IN RE: PHYLLIS A. SOUTHALL
For Applicant: Charles Bennett Plattsmier, Gregory Lynn Tweed, OFFICE OF DISCIPLINARY COUNSEL.
For Respondent: Kim Segura Landry, Phyllis Southall.
[2014-2441 La. 1] ATTORNEY DISCIPLINARY PROCEEDING
This disciplinary matter arises from formal charges filed by the Office of Disciplinary Counsel (" ODC" ) against respondent, Phyllis A. Southall, an attorney licensed to practice law in Louisiana but currently on interim suspension pursuant to a joint motion of the parties filed in January 2014. In re Southall, 14-0062 (La. 1/15/14), 131 So.3d 841.
PRIOR DISCIPLINARY HISTORY
Before we address the current charges, we find it helpful to review respondent's prior disciplinary history. Respondent was admitted to the practice of law in Louisiana in 1988. In 1998, we considered a disciplinary proceeding in which respondent had agreed to represent clients in a legal matter, but thereafter she failed to conduct settlement negotiations, timely file a suit on the clients' behalf, or keep them informed of the status of the matter, despite their requests for information. For this misconduct, we suspended respondent for one year and one day, with six months deferred, followed by a one-year period of supervised probation with conditions. In re Southall, 97-3221 (La. 5/8/98), 710 So.2d 245 (" Southall I " ).
In 2000, while respondent was still on probation in Southall I, the ODC received new complaints from two of respondent's clients. In the first matter, [2014-2441 La. 2] respondent failed to address the issue of alimony in her client's divorce case and failed to adequately supervise her office staff. In the second matter, respondent failed to communicate with her client and failed to complete the client's legal matter in a timely fashion. Prior to the filing of formal charges, respondent filed a petition for consent discipline proposing that the period of probation ordered in Southall I be extended for six months, subject to various conditions, including the requirement that she attend the Louisiana State Bar Association's (" LSBA" ) Ethics School program and obtain the assistance of the LSBA's Practice Assistance Counsel in creating an appropriate law office management program. The ODC concurred in the petition, and the disciplinary board recommended that the proposed consent discipline be accepted. We agreed, and on June 16, 2000, we ordered that respondent's probation be extended for an additional six months, subject to the conditions set forth in the petition for consent discipline. In re: Southall, 00-1282 (La. 6/16/00), 761 So.2d 1286 (" Southall II " ).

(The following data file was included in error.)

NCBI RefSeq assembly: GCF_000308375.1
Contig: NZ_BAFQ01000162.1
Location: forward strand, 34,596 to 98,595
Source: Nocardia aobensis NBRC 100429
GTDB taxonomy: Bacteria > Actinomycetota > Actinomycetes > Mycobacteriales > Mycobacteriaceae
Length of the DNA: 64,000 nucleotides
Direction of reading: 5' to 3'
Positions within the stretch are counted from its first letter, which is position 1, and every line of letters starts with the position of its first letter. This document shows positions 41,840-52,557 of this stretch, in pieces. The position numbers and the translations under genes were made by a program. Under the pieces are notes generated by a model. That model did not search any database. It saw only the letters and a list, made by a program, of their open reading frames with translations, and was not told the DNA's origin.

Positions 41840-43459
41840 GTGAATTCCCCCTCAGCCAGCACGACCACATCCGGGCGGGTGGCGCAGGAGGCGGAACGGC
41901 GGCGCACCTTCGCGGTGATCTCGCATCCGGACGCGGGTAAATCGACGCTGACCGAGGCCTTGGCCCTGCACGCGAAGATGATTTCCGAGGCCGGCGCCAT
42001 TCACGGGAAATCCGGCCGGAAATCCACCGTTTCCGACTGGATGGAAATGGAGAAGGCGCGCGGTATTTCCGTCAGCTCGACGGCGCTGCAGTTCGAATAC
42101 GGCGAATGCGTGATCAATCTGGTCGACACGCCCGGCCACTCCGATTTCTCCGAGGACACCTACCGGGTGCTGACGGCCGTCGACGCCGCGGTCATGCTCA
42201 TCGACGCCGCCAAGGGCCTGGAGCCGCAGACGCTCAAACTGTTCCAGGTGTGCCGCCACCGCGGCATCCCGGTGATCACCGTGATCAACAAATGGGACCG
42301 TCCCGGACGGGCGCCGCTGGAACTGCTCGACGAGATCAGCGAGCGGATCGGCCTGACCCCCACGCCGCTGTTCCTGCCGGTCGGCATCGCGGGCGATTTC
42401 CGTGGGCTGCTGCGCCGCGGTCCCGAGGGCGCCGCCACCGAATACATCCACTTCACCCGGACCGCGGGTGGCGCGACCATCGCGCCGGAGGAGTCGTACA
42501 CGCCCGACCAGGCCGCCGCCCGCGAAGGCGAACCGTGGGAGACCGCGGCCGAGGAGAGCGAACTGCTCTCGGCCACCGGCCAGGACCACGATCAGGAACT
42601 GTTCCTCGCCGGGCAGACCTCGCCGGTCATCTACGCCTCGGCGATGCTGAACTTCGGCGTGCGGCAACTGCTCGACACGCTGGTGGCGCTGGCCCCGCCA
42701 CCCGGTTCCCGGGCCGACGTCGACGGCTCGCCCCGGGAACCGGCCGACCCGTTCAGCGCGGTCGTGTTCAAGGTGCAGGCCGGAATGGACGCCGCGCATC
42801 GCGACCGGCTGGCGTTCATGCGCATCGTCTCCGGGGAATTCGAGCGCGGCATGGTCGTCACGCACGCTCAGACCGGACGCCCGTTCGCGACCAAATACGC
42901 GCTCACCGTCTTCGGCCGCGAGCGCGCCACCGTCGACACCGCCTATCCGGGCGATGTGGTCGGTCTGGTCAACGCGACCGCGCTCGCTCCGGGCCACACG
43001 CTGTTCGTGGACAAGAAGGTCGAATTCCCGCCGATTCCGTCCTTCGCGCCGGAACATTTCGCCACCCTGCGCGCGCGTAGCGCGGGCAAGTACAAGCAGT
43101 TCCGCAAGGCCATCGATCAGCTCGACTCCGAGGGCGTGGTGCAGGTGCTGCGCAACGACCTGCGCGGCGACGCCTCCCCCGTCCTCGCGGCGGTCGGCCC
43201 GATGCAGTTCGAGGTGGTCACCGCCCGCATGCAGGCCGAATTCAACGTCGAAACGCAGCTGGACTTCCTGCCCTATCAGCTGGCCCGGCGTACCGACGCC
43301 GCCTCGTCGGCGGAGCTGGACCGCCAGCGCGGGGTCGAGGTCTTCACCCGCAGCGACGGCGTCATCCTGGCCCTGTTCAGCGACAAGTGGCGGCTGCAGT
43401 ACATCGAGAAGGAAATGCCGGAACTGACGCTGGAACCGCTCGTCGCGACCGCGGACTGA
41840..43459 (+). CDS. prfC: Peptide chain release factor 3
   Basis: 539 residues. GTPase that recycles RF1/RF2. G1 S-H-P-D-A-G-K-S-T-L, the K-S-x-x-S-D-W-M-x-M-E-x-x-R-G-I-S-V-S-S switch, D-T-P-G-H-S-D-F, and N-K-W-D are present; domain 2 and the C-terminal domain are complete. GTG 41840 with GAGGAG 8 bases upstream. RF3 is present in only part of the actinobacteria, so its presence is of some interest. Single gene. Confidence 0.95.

Against this backdrop, we now turn to a consideration of the misconduct at issue in the present proceeding.
Count I -- The Pierre Matter
Colette Pierre retained respondent in April 2005 to handle her divorce. Ms. Pierre paid respondent $2,030 to begin the representation, and in May 2005, respondent filed a petition for divorce on Ms. Pierre's behalf. In June 2005, Ms. Pierre's husband accepted service and waived citation. In December 2005, respondent requested and received an additional $150 from Ms. Pierre for the costs [2014-2441 La. 3] associated with finalizing the divorce. However, when Ms. Pierre contacted respondent's office in March 2006, the divorce still had not been completed. Respondent did not provide Ms. Pierre with an explanation for the delay and repeatedly failed to respond to Ms. Pierre's requests for information concerning the status of the matter. Ms. Pierre had to obtain alternate counsel to complete her divorce.
In September 2006, Ms. Pierre filed a disciplinary complaint against respondent. During an October 18, 2006 sworn statement, respondent testified that the delay in Ms. Pierre's divorce case was a result of Ms. Pierre's failure to pay her costs. Respondent claimed to have no record of the additional cost payment made by Ms. Pierre in December 2005.